Disqus

Tuesday, April 05, 2011

District Administration Magazine - That's Their Story and They're Sticking To It

When we last left the discussion of District Administration magazine, they had published an article by former Boston schools' superintendent, Tom Payzant, about how urban superintendents are not being given a long enough tenure to see real results.  Professor Payzant used our district as an example and wrote a revisionist history of Dr. Goodloe-Johnson's stay here in Seattle.  (And mind you, there are more than a few Board members who agreed that the article was off the mark.  They, too, do not want to see themselves painted as being bullied and weak.) 

Charlie and I (and at least a few other readers) wrote to the editor to complain.  One of our main complaints was that Professor Payzant did not disclose in his article that (1) he knows Dr. Goodloe-Johnson, (2) was brought out to conduct her Board evaluation and (3) that he and Dr. Goodloe-Johnson are both professionally affiliated with the Broad Foundation.  That might have given some readers pause had they known those facts.  The editor, Angela Pascopella, in her e-mails to me seemed to have not known these facts and had suggested they might have some letters to the editor in next month's issue.


Alas, not so.  In fact, in the title story this month, Superintendent Staying Power, she quotes Payzant again (but only the part about how great she did in the job, not the final straw that pushed her out).  Payzant and Pascopella both know the data the Broad Foundation put forth only showed that Seattle moved ahead marginally but just enough to be able to claim it moved faster than other urban districts.  Not much as an accomplishment but hey, when you are trying to make a specious claim, anything will work.  Shame on them for not wanting to get it right.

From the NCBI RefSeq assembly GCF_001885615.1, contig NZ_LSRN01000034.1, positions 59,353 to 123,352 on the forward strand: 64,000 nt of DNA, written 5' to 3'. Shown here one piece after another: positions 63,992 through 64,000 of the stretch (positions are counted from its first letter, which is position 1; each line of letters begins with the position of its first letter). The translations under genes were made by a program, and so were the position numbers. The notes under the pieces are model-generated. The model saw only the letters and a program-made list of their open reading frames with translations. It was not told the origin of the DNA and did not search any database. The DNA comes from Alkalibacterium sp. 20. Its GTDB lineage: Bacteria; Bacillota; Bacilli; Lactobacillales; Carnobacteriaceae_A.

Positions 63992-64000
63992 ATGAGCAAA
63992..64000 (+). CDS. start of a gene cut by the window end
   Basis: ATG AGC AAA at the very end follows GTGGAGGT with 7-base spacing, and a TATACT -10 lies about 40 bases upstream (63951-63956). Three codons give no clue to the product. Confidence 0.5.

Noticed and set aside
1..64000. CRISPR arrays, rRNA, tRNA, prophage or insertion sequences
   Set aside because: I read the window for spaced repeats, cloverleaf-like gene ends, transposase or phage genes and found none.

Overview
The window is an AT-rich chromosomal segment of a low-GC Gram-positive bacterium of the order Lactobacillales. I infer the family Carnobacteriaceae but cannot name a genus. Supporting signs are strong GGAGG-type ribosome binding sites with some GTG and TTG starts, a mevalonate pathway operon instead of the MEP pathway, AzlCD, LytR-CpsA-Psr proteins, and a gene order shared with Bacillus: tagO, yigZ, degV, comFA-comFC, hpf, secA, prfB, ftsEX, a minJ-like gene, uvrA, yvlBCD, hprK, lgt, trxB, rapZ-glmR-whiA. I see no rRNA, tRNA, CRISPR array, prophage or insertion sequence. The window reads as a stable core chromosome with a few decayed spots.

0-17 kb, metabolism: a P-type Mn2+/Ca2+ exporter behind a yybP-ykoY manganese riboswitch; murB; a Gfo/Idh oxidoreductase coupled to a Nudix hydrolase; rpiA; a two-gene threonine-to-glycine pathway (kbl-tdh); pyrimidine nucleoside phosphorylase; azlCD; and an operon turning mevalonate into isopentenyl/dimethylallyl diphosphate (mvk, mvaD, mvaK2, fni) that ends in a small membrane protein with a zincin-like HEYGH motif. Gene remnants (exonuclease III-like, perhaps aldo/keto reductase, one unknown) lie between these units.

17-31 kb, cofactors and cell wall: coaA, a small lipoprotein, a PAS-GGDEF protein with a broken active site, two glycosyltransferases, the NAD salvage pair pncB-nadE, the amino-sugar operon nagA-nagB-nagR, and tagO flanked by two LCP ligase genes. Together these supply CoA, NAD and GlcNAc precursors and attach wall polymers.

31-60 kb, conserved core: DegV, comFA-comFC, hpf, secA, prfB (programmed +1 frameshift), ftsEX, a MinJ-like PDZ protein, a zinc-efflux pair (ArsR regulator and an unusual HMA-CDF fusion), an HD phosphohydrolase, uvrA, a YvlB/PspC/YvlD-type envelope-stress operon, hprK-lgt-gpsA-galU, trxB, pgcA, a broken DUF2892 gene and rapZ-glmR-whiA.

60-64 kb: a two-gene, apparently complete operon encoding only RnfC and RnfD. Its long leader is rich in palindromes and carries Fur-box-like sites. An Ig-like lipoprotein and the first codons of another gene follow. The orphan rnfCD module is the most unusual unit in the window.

This month's article about superintendents' staying power is based on the Council of Great City Schools' annual report on superintendents.   (The CGCS has 65 member districts across the country.)  Interestingly, Seattle didn't participate in it last year (so is not included in the data) despite being a member of the group. 

Their findings include:
  • tenure has gone up 56% from 2.3 years in 1999 to 3.6 in 2010
  • 91% of superintendents in 2010 still have K-12 education backgrounds
  • the percentage of supers who don't have an educational background is greater in cities
  • there are more female superintendents than there have been in the past decade with the largest increase in white women from 0-9% from 1999-2010

8 comments:

dan dempsey said...

Well a least we know most every facet of Education reporting is a Giant Con-Job for most publications.

Charlie Mas said...

I got a snotty email from Tom Payzant and sent him an even snottier one in return.

What a jerk. (Yes, both of us.)

cascade said...

Charlie, please give us the summation of Tom's response. Does he not like YOUR criticism or does he not like criticism of his piece or of Maria Goodloe-Johnson?

cascade said...

"Unfortunately, in some big city school districts, including Miami-Dade, Washington, D.C., and Seattle, superintendents who have created smart reforms with positive results have been “removed too soon,” says Thomas Payzant, professor of practice at Harvard Graduate School of Education and Boston Public Schools former superintendent. For example, he points to Maria Goodloe-Johnson, Seattle’s former superintendent who was pushed out. But under her leadership, Seattle raised student achievement faster than dozens of other big cities nationwide, he says. “After four years of aggressive reforms that included closing underperforming schools and holding staff accountable under a new evaluation system, Goodloe-Johnson faced growing pushback from the teachers’ union, community groups and the board,” he says.